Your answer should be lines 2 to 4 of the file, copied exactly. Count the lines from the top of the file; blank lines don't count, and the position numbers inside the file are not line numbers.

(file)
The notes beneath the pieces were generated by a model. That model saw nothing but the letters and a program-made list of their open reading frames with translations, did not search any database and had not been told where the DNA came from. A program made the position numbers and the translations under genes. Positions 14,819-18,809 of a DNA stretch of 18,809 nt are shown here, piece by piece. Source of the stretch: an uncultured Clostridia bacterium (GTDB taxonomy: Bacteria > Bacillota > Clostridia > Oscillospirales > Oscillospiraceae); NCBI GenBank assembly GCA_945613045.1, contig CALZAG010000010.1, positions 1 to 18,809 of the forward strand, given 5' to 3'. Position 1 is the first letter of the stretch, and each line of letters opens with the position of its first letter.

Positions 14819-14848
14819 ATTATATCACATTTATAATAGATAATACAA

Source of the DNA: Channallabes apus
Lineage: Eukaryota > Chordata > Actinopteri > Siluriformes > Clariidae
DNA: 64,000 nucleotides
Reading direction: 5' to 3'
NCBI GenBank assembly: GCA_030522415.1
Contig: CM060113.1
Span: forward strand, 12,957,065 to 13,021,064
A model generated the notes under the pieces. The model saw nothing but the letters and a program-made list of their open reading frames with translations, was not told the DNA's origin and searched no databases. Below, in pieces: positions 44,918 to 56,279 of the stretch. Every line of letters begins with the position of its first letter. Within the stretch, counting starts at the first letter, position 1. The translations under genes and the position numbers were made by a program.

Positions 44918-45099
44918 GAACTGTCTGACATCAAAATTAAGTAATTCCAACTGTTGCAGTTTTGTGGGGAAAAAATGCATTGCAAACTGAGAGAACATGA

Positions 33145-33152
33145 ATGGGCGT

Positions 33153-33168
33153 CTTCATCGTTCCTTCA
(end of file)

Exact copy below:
Positions 14819-14848
14819 ATTATATCACATTTATAATAGATAATACAA

Source of the DNA: Channallabes apus